In addition, the email message goes on to say,

We [the Ministry] expect all school boards comply with the Education Act. . . .

The Ministry of Education’s expectation of compliance is moot, considering that Roman Catholic separate high schools have been disobeying the law, as written in the Education Act, for years, and continue to do so without a peep from the Ministry of Education. The law routinely broken is that which requires a separate high school to grant exemptions from religious courses and programs on the presentation of a letter from the parent/student to that effect. In contrast, Roman Catholic high schools, in defiance of the law, continuously erect roadblocks to the achievement of the required exemption.

Finally, a reply to Abbass’s follow-up email contains a statement from Minister of Education Liz Sandals:

“Our Government remains committed to working with all of our publicly funded schools to build an excellent education system. Working with our Catholic, Public, English and French partners we have built an education system that is among the best in the world. We will continue to respect our constitutional obligations with respect to Catholic schools and look forward to working with our Catholic school partners to further improve student achievement.” (Emphasis added)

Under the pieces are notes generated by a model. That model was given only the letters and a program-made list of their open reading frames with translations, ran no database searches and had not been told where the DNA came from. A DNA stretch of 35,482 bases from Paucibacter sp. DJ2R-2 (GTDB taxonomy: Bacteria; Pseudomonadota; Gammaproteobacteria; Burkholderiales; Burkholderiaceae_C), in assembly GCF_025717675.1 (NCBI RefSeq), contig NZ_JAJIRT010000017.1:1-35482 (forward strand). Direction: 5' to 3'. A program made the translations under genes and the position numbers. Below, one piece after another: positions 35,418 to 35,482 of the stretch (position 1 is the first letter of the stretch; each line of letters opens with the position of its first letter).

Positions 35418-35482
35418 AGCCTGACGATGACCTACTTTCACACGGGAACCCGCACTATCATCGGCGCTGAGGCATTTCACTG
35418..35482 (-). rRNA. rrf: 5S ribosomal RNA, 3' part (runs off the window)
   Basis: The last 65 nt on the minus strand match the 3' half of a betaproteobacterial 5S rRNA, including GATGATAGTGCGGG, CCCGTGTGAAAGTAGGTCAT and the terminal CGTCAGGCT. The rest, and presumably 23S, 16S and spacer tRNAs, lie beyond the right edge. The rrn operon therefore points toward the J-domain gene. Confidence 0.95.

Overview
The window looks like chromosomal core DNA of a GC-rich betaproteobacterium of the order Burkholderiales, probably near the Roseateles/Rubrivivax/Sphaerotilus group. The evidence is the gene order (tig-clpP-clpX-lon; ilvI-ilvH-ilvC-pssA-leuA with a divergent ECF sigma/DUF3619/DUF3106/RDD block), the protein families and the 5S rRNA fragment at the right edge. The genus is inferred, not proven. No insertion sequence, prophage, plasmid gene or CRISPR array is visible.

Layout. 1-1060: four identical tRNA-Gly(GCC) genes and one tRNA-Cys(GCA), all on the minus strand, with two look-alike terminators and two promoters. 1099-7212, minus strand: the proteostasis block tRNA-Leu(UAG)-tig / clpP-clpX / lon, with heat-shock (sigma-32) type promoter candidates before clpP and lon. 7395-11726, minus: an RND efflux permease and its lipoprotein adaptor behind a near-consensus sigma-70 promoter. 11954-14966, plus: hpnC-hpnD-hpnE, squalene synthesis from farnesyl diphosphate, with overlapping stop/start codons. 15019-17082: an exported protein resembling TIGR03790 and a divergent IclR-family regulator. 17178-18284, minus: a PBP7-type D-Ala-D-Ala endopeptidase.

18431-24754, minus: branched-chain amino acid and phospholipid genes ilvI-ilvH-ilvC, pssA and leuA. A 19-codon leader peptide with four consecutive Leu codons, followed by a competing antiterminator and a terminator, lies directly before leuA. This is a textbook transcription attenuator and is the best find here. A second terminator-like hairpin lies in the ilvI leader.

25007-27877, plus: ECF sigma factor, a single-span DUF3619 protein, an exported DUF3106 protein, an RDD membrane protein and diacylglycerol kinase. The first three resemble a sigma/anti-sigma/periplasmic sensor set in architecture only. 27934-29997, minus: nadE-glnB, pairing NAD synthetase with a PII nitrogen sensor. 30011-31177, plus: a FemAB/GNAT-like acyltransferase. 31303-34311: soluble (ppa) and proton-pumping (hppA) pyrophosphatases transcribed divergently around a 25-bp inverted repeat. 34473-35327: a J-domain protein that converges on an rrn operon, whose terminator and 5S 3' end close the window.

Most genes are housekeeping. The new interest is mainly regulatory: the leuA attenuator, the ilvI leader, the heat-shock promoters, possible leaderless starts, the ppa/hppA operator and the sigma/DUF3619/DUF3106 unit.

To try to justify religious discrimination through a protection (not a guarantee) for Roman Catholic schools in the constitution is disingenuous. To discriminate on the basis of religion is a choice made by the Ontario government. Three other provinces have easily rid themselves of their school-based religious discrimination. The truth is that the Roman Catholic hierarchy lobbies the MPPs so intensely that they are suckered into giving the Roman Catholic separate schools over a billion dollars each and every year to, it appears, ensure its continued existence.  The natural question to ask is: “Does the Roman Catholic hierarchy believe that the Roman Catholic churches and adherents would disappear without government support?” If so, that’s quite the admission. But are the Roman Catholics who support the public funding of their schools have any proof that government funding will save their church from decline? Not in the opinion of a Roman Catholic priest from Quebec:

Fr. Real; Ouellette who serves the Quebec parishes of Fort Coulonge, Otter Lake, Walthan and Vinton is not mourning the loss of funding for Catholic education in that province. Since the church assumed responsibility for catechesis training five years ago, he has witnessed a stronger bond between church and family. “I think it was one of the most positive things that’s been done,” he says.